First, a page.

Tuesday, September 13, 2005

How good is Lidcombe?

I admit that I am not an expert on the details of the Lidcombe therapy. So please correct me when I go off stage. But here are some (possibly controversial) thoughts:

1) I am still not 100% convinced that research has conclusively shown that the Lidcombe therapy gives lasting and clearly-above the natural recovery rate fluency to dysfluent kids.

2) The people who do Lidcombe therapy have no precise understanding why it should work, apart from some general intuition that targeted practise and "pressure" will change the children's behaviour.

3) Any intervention (whether Lidcombe or something else) might have an effect.

4) Politically speaking, Lidcombe is wonderful whether it is effective or not. And I tell you why. Parents dont want people like me telling them: "Well, 80% recover anyway. There two approaches. One say X and the other says Y. Lidcombe might be good but who knows" They want CERTAINTY: "Yes, we can solve your child's problem. And we tell you how to help them." And even if this certainty is completely misguided. The absurd fact is that 80% of the parents will be very satisfied! Their thinking goes: "our child did Lidcombe - problem solved - Lidcombe is an effective therapy".

5) Intuitively, Lidcombe could well at least partially be a consequence of the male big belly phenomenon. You tell them: "You have a big belly". And they strengthen their stomach muscles and the big belly is suddenly gone. No big belly anymore! Hey. But then after a while, the big belly comes back. And so to Liddcombe. The big belly is the dysfluency. The Lidcombe therapy is the "pressure" or "re-enforcement" of a different than naturally developed behaviour. And it could well be that after this period the child goes naturally back to its natural behaviour. But I agree that at this young age the effect for permanent change is greater. But it could well be that some aspects of the child's brain, like speech and language circuits, are hard to change after the age 3 to 4, whereas others like movements, habits, pyschological or social certainly are. So it is very important to follow up the kids over several years after they have left Lidcombe. And any outcome study should study possible relapse too.

6) What part of Lidcombe does the treatment effect?

FINALLY, 7) Research on Lidcombe therapy has clearly shown that the days of Johnson & co are numbered. Where are the kids that should recover less often if you make them aware of their stuttering? Very clearly, giving Licombe to kids does not make them stutter more...that is for sure.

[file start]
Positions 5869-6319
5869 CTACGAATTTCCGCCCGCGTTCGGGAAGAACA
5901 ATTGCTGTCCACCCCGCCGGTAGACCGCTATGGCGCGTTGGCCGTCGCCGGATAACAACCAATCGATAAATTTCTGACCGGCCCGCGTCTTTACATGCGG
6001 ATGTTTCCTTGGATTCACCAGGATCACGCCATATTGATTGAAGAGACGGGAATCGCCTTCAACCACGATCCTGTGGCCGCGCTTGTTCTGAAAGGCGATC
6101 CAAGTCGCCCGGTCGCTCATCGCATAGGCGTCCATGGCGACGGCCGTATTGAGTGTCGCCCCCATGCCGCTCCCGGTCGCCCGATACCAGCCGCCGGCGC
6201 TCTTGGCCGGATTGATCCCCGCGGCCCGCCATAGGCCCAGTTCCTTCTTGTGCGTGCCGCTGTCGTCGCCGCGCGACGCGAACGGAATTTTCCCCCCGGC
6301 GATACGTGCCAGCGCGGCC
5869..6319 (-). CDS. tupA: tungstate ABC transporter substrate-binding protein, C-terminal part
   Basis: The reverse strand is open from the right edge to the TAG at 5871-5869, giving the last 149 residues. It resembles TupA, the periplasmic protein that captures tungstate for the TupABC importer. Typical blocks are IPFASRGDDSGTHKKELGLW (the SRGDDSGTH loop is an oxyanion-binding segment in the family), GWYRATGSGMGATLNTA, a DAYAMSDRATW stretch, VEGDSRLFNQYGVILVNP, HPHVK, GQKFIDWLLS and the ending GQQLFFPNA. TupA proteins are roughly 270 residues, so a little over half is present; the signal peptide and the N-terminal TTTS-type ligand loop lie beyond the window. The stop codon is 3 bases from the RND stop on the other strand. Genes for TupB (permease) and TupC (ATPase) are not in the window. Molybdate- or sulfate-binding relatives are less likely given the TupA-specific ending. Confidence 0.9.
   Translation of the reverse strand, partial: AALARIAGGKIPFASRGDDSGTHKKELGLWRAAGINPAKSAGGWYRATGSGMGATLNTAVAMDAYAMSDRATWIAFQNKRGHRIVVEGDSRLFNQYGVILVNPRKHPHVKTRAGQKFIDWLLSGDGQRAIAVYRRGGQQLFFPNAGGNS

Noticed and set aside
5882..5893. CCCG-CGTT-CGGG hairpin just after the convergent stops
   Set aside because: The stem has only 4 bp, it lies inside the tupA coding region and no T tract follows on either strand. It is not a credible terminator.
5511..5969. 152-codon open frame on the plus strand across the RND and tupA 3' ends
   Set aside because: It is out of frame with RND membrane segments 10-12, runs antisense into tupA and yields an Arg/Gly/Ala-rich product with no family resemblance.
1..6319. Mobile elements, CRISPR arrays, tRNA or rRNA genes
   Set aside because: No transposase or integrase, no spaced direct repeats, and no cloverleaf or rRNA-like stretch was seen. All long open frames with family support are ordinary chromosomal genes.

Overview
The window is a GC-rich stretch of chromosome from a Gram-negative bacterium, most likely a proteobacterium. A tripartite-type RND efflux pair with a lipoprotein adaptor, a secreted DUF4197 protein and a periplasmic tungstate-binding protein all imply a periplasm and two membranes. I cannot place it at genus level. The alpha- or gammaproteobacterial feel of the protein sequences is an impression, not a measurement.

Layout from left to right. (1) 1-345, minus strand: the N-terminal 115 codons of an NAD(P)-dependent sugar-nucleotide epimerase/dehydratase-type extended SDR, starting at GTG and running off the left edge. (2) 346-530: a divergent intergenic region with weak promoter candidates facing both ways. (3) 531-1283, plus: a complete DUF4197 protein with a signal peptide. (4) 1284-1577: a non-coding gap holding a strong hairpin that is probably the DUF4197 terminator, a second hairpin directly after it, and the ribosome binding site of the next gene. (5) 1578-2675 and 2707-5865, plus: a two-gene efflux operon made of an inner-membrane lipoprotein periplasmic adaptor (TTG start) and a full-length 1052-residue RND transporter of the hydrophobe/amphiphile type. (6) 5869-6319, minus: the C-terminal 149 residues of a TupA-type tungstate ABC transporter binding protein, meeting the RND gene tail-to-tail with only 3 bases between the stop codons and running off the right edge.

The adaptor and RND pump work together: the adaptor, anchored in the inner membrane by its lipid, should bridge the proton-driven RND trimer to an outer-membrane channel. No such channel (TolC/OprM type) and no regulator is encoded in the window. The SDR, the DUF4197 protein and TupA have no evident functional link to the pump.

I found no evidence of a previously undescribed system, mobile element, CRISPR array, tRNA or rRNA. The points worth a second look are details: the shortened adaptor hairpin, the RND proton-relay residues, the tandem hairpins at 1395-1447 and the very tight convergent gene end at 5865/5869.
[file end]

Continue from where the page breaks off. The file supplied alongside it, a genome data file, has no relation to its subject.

In this light, Lidcombe deserves credit! And the supporter of Johnson & co's approaches to stuttering must seriously review their own thinking, not just for kids but also for adults. NO, stuttering is not caused by self-identity issues (they view themselves as stutterers, if they did not have that view, they would not stutter). Stuttering causes people to develop an too unrealistically negative view of themselves as speakers that their speech impediment forces on them.


Tish said...

I take issue with no 2:
"The people who do Lidcombe therapy have no precise understanding why it should work, apart from some general intuition that targeted practice and "pressure" will change the children's behaviour."

Rather insulting to some of us who actually work or have worked in the field.
Lidcombe works because it removes tension and repetitions which result from the tension. The excess tension begins because there have been sudden changes or difficulties in the child's life - a new sibling has arrived, a parent has disappeared from the scene... Lidcombe gives the child the attention he needs to reassure him.
Sometimes the method doesn't even need to be implemented. A three year old came to me with his mother and baby sister. We discussed, in front of him, changes to his life. His mother had been aware that he was upset that his father was working away - so upset that he would not even talk to his dad on the phone. He was upset too that his father gave more attention to the baby because she did not reject him. We were sympathetic and, quite frankly, I told him not to stammer. He never stammered again. His mother said he stopped stammering in the car on his way home. The family gave him and his problems proper attention. It's not that he was attention seeking - rather, the discussion reassured him that all was well and that he was well-loved.
So, in this case the repetitions did not develop into a verbal tic. Please read my theory of stammering - that stammering/stuttering is a complex vocal tic - and perhaps someone might carry out some research in this area. PLEASE for XXXsake!


Tish Sims

Tom Weidig said...

I have replied to your message in my latest post.